The ongoing efforts to slash carbon emissions in search of alternative energy sources has led to a lot of soul-searching in the energy industry as companies struggle to develop new products for sources of alternative energy. One company that has embraced the challenge is Arvada, Colorado-based Sundyne, a maker of industrial pumps and compressors used in multiple industries, including the energy industry.
Tom Helmreich, Sundyne’s global engineering & technology director, said the company has received a large influx of inquiries over the last year from potential customers in search of technologies that enable the development of alternative energy, including hydrogen and carbon capture.
As the lightest element, hydrogen poses unique challenges to the industry, but Sundyne has made hydrogen compressors for a long time in the refining industry, where it is used to clean up fuels and remove sulphur.
“We have extensive hydrogen experience,” he said. “Hydrogen has typically been in refining. We learned how to seal it and how to manage the equipment.” Refiners typically use compressors to circulate hydrogen through a catalyst, where the differential pressure is very low. “You are just getting it to move along and you can do that with a centrifugal compressor,” he said.
These newer, retail applications, such as hydrogen refueling stations, don’t use centrifugal compressors, but instead require diaphragm compressors, like Sundyne’s PPI compressors.
“In the retail space, you’re trying to take hydrogen out of an electrolyzer that might be at 15 psi and get it to 8000 or 10000 psi. And that is where a diaphragm compressor excels. It can get those very high compression ratios,” he said.
In general, refiners who process hydrogen use centrifugal compressors while the retail applications call for diaphragm compressors. But there are exceptions, he said. Occasionally, diaphragm compressors are used in refineries. “Where you will see a PPI compressor in a more conventional plant is when they are using hydrogen in small quantities and injecting it in a reactor,” he said. “You will sometimes see a diaphragm compressor in a refining or a midstream process, but it is not really core to that process.”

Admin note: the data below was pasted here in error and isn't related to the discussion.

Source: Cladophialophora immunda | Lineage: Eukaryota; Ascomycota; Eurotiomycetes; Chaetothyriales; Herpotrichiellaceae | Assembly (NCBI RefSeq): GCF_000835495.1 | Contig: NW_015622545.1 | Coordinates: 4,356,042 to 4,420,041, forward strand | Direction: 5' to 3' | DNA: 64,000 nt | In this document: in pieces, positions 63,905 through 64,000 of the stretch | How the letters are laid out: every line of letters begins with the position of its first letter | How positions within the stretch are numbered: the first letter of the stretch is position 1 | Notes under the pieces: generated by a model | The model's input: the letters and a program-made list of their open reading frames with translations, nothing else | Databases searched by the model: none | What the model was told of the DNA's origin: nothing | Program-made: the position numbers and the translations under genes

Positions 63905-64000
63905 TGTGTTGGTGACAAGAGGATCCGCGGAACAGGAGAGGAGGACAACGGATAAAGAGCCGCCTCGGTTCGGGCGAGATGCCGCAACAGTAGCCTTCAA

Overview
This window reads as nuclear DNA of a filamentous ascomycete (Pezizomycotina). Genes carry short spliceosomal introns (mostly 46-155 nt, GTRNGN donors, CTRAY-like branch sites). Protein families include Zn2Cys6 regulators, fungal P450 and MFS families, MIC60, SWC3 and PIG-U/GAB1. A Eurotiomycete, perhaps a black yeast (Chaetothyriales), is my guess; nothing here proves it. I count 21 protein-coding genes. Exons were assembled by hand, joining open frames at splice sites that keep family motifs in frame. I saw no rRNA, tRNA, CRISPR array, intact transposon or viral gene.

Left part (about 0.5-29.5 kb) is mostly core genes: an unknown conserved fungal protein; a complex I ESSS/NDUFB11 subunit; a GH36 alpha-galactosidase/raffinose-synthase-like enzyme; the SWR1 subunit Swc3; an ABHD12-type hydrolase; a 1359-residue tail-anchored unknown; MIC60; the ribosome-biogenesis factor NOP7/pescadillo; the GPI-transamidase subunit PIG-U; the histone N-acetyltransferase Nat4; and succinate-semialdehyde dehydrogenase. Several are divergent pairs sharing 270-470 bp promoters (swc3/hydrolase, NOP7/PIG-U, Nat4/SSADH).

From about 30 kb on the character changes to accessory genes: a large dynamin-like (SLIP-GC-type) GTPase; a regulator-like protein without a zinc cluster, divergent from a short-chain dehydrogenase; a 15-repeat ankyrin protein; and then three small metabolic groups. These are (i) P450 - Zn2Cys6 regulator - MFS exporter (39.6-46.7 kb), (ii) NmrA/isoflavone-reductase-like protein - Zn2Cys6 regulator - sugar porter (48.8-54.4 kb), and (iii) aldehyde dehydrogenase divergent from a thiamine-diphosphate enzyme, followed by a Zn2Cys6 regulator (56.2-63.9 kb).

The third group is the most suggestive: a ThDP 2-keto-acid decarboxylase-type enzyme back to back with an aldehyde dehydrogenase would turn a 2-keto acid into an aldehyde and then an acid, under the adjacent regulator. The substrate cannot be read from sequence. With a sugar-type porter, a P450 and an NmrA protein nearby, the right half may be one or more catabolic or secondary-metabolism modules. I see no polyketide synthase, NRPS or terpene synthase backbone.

But the effort to decarbonize the energy industry has led to a surge in other technologies, such as carbon capture and storage, which still require centrifugal compressors.
The company’s traditional centrifugal compressors are useful for handling carbon dioxide. “Centrifugal compressors work real well because carbon dioxide is a lot heavier than hydrogen. That’s a sweet spot for the kind of compressors that we have,” he said.
Sundyne is traditionally known for its centrifugal compressors, but is now aggressively targeting hydrogen applications with its PPI line of diaphragm compressors.
“What’s unique about Sundyne is the breadth of our portfolio,” said Sundyne Chief Commercial Officer Aaron Bridges. “We don’t have just one solution for one opportunity. When we come in and work with a customer, we look at the overall ecosystem of what they are trying to achieve. It’s a whole carbon play all the way through the value chain.”
Sundyne is planning investments in blue and green hydrogen. It has compressors and pumps that work with electrolyzers and in hydrogen refueling stations. The company has seen orders for technologies that allow end users to safely boost pressures and lower emissions double over the last 12 months.
“Our machines allow us to split and push product into areas that make the most sense for the plant to be most efficient so the end user can achieve its ESG goals,” Bridges said. “We can mix and match our equipment to help the customer do what they want.” Its products are used in LNG plants, cryogenic gas plants and gas gathering systems.
The ongoing drive to reduce emissions has led to a growth in interest in carbon capture technologies, which typically require centrifugal compressors. Sundyne’s Pinnacle compressors or its BMC integrally geared centrifugal gas compressors have been used in amine scrubbing units, which have been used to remove CO2 for decades.
The drive to find alternative energy sources has brought new entrants into the industry, many of whom are not experts in separation or transport of gas or water. “They come to us and say ‘here’s what we’ve got. How do you dry it up? How do we pressure it up?’” Helmreich said.
“If you think of a hydrogen refueling station in a retail setting: they don’t have people who know how to change pump seals. They don’t have people who know how to change diaphragms in compressors. They want that service covered by the companies that sell those systems. It’s going to be the same with carbon capture. You have a bunch of dispersed sources with small systems collecting carbon. That’s going to change the complexion for aftermarket support. It will require different service networks with local parts, better inventory and quick turns,” he said.